Tonight, it would have been great heading out to the city for some Christmas shopping. But since Joseph was displaying symptoms of a faint flu, Chui and I decided to spend the evening at home and have the kids rest early. Furthermore, we had taken leave from work and were able to appreciate some enjoyable time with friends in the afternoon and as posted in Chui’s facebook status “she had finally taken out her BIG cooking pot after 9 years and felt so good using it like a reunion with her best friend”. Just a few days ago, we were also able to meet up with another non-church friend of whom we had a relational commitment of staying in touch with each other’s journey of life.
It is wonderful to be able to share our Christmas time with friends beyond our Christian circles. Christian circles keep us in an enclosure and can stop one or others from permeating outside or inside. Often, Christians get stuck in their circles. And when they do venture out or allow others to join in, they get stuck with agendas. Seemingly, what better time to carry out these agendas than Christmas time when people seem more susceptible to “buying” Jesus. I would assume that every time a Christian steps out of the circle, he or she is evangelically framed to ask, “How can I convert this acquaintance?” instead of “How can I offer genuine friendship?” I am not nullifying the importance of commitment to Christ but the offer of genuine friendship should be foremost else Jesus becomes a product in our sales agenda.
About a week ago, our local church organized a Saturday afternoon festival at a close-by park. For some, both within and without the walls of our church premise, an event with such a generous budget has to come with an agenda. While profitability was ruled out, as admission and participation were free of charge, the suspicion of proselytization was next. By the closure of the festival, the latter concern was also unfounded as the event was void of a religious agenda. Some might even consider that the giving of free hotdogs and ice cream, the slamming of heads and splattering of faces (as most of the stalls did not possess the machinery of carnival-like games, they had to improvise with sacrificial human targets), the prize offerings of bicycles and iPods, and that all these would contribute to the increase in our congregational numbers. I am sure both organizers and visitors do not see an obligatory correlation between eating free food at the festival and attending Sunday worship the next day. I would think that both sides of the walls deserve more intellectual credit than this last suspicion.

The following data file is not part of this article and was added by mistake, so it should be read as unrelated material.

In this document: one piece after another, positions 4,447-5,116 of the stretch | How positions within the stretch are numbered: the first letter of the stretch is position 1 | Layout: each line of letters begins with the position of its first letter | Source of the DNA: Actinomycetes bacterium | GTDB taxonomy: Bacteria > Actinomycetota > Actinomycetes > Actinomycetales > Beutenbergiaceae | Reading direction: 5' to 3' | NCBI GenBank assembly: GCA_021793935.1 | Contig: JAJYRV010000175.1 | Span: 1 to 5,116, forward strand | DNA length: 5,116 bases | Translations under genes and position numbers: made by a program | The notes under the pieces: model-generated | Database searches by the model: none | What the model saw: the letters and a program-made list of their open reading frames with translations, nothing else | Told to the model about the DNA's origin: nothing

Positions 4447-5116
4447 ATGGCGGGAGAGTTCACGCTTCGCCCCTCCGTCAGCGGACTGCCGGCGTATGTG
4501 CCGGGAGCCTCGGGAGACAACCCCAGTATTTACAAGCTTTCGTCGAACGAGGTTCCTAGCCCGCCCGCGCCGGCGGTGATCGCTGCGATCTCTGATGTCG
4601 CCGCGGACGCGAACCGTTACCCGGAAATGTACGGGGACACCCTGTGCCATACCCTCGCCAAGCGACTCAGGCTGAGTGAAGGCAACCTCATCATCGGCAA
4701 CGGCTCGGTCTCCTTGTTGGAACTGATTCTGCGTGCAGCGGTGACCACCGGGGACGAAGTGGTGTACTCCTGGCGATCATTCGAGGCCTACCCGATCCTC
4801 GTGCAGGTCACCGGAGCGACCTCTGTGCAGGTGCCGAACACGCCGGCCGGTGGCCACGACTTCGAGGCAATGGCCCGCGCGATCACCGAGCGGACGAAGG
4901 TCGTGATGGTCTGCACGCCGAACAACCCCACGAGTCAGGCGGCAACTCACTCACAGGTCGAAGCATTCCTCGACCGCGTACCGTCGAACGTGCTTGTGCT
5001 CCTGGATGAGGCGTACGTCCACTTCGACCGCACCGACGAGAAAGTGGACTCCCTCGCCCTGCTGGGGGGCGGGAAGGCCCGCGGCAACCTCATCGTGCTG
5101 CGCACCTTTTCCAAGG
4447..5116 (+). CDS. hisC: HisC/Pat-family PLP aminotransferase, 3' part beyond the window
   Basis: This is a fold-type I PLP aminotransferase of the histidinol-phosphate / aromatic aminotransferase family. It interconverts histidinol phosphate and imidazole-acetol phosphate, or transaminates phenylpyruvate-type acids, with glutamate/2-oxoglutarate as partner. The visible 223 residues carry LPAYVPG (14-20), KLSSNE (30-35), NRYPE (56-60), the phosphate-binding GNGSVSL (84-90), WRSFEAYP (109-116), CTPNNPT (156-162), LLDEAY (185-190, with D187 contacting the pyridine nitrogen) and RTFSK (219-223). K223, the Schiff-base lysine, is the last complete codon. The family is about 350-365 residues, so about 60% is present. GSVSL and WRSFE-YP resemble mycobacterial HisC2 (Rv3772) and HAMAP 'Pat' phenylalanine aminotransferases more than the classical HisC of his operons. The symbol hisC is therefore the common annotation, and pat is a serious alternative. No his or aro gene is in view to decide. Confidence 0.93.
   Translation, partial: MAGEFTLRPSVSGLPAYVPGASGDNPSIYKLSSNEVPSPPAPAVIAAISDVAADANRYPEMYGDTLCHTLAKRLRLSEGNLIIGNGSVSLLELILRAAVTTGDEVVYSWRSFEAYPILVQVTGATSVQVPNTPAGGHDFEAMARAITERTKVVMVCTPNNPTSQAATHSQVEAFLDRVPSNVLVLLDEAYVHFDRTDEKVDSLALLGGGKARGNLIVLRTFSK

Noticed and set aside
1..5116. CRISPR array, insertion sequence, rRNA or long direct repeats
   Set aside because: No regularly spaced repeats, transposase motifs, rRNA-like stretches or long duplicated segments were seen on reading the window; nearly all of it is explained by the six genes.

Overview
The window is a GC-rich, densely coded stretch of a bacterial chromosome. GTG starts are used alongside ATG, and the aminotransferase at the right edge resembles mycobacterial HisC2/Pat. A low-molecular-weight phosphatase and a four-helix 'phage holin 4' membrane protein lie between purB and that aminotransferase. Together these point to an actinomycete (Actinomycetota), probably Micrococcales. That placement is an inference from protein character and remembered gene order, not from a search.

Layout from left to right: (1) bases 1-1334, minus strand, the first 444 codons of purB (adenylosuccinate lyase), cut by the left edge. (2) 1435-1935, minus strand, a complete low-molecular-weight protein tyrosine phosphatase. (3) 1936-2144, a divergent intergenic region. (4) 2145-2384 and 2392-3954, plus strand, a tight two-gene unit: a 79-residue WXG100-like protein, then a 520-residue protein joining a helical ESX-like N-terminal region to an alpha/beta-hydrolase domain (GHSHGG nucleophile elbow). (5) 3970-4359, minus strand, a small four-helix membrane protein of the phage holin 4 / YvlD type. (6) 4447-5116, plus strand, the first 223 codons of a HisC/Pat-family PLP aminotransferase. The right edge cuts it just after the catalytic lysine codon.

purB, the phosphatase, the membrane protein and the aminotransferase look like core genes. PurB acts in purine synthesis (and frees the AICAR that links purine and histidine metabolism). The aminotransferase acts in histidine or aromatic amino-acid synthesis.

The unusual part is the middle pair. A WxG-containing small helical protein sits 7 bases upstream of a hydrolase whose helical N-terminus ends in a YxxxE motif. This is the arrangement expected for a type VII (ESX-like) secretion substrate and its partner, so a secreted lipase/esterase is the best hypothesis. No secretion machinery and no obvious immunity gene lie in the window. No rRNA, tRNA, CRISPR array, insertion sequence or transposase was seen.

Everyone has agendas. Like every Christmas season that has come before, customers shop for the best deals and shops strive for the most dollars. Churches present their prime programs and people purchase their holiday packages. Children anticipate for their presents under the tree and parents activate their gift lists for families and friends (some experience a sudden environmental consciousness to practice the recycling of gifts). God has an agenda too and that is to love us to the extremes of dying and living for us. It takes love to die and love to live for others. Our local church’s journey with the community of Yishun town is simply to continue in loving them, though stumbling at times. This Christmas is no different.
N.T. Wright writes about the church’s mission in the real world that
“when people realize that those who pray for the Spirit to work in and through them are the people who seem to have extra resources of love and patience in caring for those whose lives are damaged, bruised, and shamed, then it is not only natural to speak of Jesus himself and to encourage others to worship him for themselves and find out what belonging to his family is all about but it is also natural for people, however irreligious they may think of themselves as being, to recognize that something is going on that they want to be part of. In terms that the author of Acts might have used, when the church is living out the kingdom of God, the word of God will spread powerfully and do its own work.”
[The above is a post migrated from a previous blog]